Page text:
Are Bitcoins safe
Could someone hack into the blockchain and alter the record to make it look as though previous bitcoin transactions had transferred money to the hacker's account? In theory, yes – but it would require considerable computing power. Bitcoin users verify the validity of a transaction by looking at all past transactions, so a computer would not only have to solve the mathematical puzzle associated with a particular block to manipulate it, but also with the blocks that come after it. Credit Suisse compares the blockchain to layers in a geological formation. The recent blocks are "soft soil." With enough computing power, a bad actor could theoretically do the work required to manipulate those blocks. That's why transactions are only considered valid when they are six blocks deep in the chain. The deeper into the blockchain one goes, the more computing power it would take to alter records.
A 51 Percent Attack
Concentrated share among bitcoin miners also presents a potential risk. Theoretically, if a single party gained control over 51 percent of the network, it could prevent legitimate new transactions from settling or undo recent confirmations, potentially allowing it to spend the same bitcoins more than once. (With 30 percent of the network, Credit Suisse calculates a malevolent actor has a 40 percent chance of mining six consecutive blocks in a week, allowing them to tamper with transactions in the "soft soil.") In the event of a so-called 51 percent attack, however, Credit Suisse predicts the value of bitcoin would plummet. In other words, the miners attacking the network would also attack the value of the very assets they were stealing, not to mention the assets they already own. To acquire 30 percent of the network, bad actors would also have had to mine blocks in the past, meaning they have a stake in keeping the ledger intact – and honest.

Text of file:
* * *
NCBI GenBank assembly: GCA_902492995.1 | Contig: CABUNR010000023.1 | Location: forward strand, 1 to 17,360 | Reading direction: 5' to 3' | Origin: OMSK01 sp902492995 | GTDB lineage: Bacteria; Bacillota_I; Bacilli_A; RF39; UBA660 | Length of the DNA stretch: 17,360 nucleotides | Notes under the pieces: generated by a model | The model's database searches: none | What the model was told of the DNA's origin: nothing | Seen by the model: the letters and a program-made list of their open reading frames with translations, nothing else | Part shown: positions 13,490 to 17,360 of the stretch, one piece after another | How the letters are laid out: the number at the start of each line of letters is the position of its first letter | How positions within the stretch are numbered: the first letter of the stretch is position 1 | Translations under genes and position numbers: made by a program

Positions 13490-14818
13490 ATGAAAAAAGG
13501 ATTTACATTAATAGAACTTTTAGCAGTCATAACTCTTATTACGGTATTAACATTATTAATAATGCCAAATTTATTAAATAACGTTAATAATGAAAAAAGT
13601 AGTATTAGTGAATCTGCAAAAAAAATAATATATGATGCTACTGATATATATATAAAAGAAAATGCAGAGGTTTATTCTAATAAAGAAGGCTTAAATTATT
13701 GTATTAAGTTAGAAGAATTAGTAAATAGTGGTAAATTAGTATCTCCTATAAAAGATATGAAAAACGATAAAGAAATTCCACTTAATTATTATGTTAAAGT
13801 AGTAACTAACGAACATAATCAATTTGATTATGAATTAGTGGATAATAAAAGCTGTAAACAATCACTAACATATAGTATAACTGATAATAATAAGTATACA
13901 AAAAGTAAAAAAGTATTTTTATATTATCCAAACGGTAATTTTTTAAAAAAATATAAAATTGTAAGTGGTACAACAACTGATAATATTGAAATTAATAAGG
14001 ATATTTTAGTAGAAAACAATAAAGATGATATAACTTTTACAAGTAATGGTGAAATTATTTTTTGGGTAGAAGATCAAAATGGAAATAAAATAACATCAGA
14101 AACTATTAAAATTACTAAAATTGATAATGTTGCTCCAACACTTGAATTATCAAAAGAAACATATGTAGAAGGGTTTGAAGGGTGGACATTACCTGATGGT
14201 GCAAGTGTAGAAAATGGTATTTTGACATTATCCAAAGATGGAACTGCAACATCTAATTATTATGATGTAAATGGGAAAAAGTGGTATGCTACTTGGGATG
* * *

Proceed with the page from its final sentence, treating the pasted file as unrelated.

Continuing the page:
Cyber Theft of Cryptocurrency
While the distributed design of blockchain defends the architecture from direct hacks, most bitcoin users do not interact directly with the blockchain. Instead, they interact via intermediaries. Most workaday users depend on online exchanges that allow users to exchange fiat currency for bitcoin and digital wallets that facilitate payments. and both elements of the bitcoin ecosystem have been subject to high-profile cyberattacks. In August 2016, hackers stole 119, 756 bitcoins, worth $82 million in early November, on deposit with the Bitfinex exchange.
For pure spectacle, nothing beats the implosion of the erstwhile premier bitcoin exchange, Mt. Gox. In 2014, the exchange filed for bankruptcy, saying hackers had stolen 850, 000 bitcoins, worth some $590 million in mid-November. Only 24 percent of those coins have been recovered, and Japanese prosecutors have charged ex-CEO Mark Karpeles with embezzlement. Multiple in-depth reports since the incident have described unorthodox management practices at the company.
In short: Blockchain technology is relatively safe. In the absence of bad actors, trading in bitcoin is too. It's only when you add people to the mix that things start to get complicated. But that is true about everything.